Hundreds of mourners have left written and floral tributes to three teenagers who died following a crush outside a St Patrick’s Day disco.
Up to 400 people were present as the tragedy near the Greenvale Hotel in Cookstown unfolded on Sunday night, and detectives said it was fortunate more were not killed.
Youngsters described chaotic scenes and police confirmed some were trampled underfoot as they waited to enter the popular Co Tyrone night spot.
On Tuesday, tearful well-wishers embraced tightly after laying flowers at a shrine to the dead beside a police cordon.
Eyewitness Eboney Johnston, 16, recalled: “People just started to fall, but as one person fell another went down.
“As a person went to lift another person up, they were pushing and shoving and another person would fall, which caused a build up of everybody lying there.”
She said she was lucky to survive.
“We nearly feel guilty because it was not us, we nearly feel bad.”
Students Lauren Bullock, 17, Connor Currie, 16, and Morgan Barnard, 17, all from nearby Dungannon in Co Tyrone, died.
Police Service of Northern Ireland (PSNI) Detective Chief Superintendent Raymond Murray said: “This is an event that should have been a celebration and it has turned into every parent’s worst nightmare.”
He added: “Bad enough, a horrendous tragedy, but we could easily have been looking at more.”
Buses let youngsters off outside before the disaster happened.
Ms Johnston described the unfolding events.
She said: “We looked down and you could just see everybody lying there and then you could just see Connor himself being took out.
“It was just such a tragic situation.”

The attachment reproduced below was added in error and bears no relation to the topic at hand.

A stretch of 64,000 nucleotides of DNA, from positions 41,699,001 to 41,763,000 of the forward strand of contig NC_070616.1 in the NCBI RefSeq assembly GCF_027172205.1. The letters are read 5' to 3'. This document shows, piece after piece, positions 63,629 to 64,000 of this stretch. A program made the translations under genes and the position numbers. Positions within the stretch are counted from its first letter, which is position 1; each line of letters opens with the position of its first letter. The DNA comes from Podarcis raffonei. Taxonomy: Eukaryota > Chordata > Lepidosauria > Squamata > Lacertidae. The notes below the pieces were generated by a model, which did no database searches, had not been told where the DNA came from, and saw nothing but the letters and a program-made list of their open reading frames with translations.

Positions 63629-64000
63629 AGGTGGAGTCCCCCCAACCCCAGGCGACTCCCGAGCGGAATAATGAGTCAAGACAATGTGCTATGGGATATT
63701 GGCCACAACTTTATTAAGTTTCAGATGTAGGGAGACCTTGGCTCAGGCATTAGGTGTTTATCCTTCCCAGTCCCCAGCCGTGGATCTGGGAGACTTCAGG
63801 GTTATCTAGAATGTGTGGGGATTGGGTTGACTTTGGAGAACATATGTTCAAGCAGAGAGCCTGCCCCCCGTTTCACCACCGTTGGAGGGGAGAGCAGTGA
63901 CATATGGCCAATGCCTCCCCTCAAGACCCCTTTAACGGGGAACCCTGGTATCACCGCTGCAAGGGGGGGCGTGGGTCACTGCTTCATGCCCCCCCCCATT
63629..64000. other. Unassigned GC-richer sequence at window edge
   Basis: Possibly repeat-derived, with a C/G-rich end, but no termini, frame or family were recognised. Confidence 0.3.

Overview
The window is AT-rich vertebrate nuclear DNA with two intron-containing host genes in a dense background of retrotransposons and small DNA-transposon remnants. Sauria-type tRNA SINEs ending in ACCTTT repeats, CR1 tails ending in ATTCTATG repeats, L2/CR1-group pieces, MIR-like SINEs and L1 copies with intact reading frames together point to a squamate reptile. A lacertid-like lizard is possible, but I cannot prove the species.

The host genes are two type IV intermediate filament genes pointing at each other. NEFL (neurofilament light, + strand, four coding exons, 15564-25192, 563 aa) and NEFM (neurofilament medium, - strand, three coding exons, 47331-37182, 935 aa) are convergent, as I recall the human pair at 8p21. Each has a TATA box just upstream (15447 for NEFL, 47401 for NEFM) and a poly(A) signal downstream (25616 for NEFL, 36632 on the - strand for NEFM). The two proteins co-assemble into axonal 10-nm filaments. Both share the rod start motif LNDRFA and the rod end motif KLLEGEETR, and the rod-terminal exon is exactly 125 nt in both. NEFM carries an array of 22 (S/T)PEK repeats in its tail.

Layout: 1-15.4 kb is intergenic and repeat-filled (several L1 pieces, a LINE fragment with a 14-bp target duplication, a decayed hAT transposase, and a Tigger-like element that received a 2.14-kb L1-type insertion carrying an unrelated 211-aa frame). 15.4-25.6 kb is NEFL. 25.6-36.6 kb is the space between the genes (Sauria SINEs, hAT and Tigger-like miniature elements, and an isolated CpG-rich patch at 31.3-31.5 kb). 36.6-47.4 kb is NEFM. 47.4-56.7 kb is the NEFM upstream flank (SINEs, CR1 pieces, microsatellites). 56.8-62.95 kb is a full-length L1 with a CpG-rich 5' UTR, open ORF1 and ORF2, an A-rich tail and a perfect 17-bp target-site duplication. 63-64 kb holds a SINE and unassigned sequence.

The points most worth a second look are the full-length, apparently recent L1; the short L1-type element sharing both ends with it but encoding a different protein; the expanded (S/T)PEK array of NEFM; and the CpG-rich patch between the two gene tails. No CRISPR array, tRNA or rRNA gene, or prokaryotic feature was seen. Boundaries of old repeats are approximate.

Youngsters will not face police action for being under age if they come forward, prosecutors pledged, in a bid to encourage people to tell their stories to officers.
Mr Murray praised those in the crowd who worked hard to get party-goers who had fallen down back on their feet when others were tumbling on top of them.
It was signed “a mother”.
Lauren was a bright and bubbly cheerleader and schoolgirl who lit up the lives of her friends, a close friend said.
Alice Lambert, also 17, from Coalisland in Co Tyrone, was among the first to sign the memorial book in Cookstown.
“She made you happy, you saw her on a night out and she would have made you happy.”
St Patrick’s Academy in Dungannon, where the two other victims attended school, said it was a time of “profound sadness”.
Morgan was an “ambitious and charismatic” young person with abundant potential.
Teachers said: “He lifted the mood everywhere he went, everyone benefited from Morgan’s energetic, positive zest for life. It was contagious.
“His smile was bright and when Morgan was around, fun and laughter always followed.”
Connor was a kind-hearted, loyal friend, always willing to help others, “courteous, mannerly and compassionate”.
The school said: “He had a great sense of team spirit and his warm, caring nature endeared him to all and earned him much deserved respect.”
Counselling services are being provided to those affected and prayer services have been held.
The British Psychological Society and the Royal College of Psychiatrists said it was completely normal for those present to experience distress – difficulty sleeping and bad dreams, thoughts and memories of what happened popping into your head, irritability, feeling sad and worried.
A statement from the professional bodies said: “People all react in different ways. It is helpful to be with family and friends and for those who were there to talk about happened if they want to.
“For some people quiet time can be important.”
Northern Ireland Secretary Karen Bradley signed the Cookstown book of condolence and met members of the emergency services.